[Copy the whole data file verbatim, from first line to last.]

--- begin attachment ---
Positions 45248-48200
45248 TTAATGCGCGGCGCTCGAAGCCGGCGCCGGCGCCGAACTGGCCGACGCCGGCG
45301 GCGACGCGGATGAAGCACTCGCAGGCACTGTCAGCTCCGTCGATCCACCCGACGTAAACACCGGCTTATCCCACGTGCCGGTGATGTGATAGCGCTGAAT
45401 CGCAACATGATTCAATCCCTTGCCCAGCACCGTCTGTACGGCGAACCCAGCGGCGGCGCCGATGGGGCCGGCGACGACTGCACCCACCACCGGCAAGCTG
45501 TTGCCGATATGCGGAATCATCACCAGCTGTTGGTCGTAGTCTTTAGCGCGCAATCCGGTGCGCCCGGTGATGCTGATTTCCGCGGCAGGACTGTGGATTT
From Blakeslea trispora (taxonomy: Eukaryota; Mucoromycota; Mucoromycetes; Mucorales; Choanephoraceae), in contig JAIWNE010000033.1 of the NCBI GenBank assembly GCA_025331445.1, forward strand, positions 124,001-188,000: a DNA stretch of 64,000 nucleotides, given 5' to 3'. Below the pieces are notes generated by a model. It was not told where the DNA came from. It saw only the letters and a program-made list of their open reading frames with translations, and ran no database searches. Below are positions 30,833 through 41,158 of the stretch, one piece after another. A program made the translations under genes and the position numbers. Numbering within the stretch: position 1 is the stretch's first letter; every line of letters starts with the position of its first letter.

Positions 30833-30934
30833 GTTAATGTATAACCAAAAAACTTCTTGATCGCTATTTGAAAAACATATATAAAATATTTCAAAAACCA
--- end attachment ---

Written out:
Positions 45248-48200
45248 TTAATGCGCGGCGCTCGAAGCCGGCGCCGGCGCCGAACTGGCCGACGCCGGCG
45301 GCGACGCGGATGAAGCACTCGCAGGCACTGTCAGCTCCGTCGATCCACCCGACGTAAACACCGGCTTATCCCACGTGCCGGTGATGTGATAGCGCTGAAT
45401 CGCAACATGATTCAATCCCTTGCCCAGCACCGTCTGTACGGCGAACCCAGCGGCGGCGCCGATGGGGCCGGCGACGACTGCACCCACCACCGGCAAGCTG
45501 TTGCCGATATGCGGAATCATCACCAGCTGTTGGTCGTAGTCTTTAGCGCGCAATCCGGTGCGCCCGGTGATGCTGATTTCCGCGGCAGGACTGTGGATTT
From Blakeslea trispora (taxonomy: Eukaryota; Mucoromycota; Mucoromycetes; Mucorales; Choanephoraceae), in contig JAIWNE010000033.1 of the NCBI GenBank assembly GCA_025331445.1, forward strand, positions 124,001-188,000: a DNA stretch of 64,000 nucleotides, given 5' to 3'. Below the pieces are notes generated by a model. It was not told where the DNA came from. It saw only the letters and a program-made list of their open reading frames with translations, and ran no database searches. Below are positions 30,833 through 41,158 of the stretch, one piece after another. A program made the translations under genes and the position numbers. Numbering within the stretch: position 1 is the stretch's first letter; every line of letters starts with the position of its first letter.

Positions 30833-30934
30833 GTTAATGTATAACCAAAAAACTTCTTGATCGCTATTTGAAAAACATATATAAAATATTTCAAAAACCA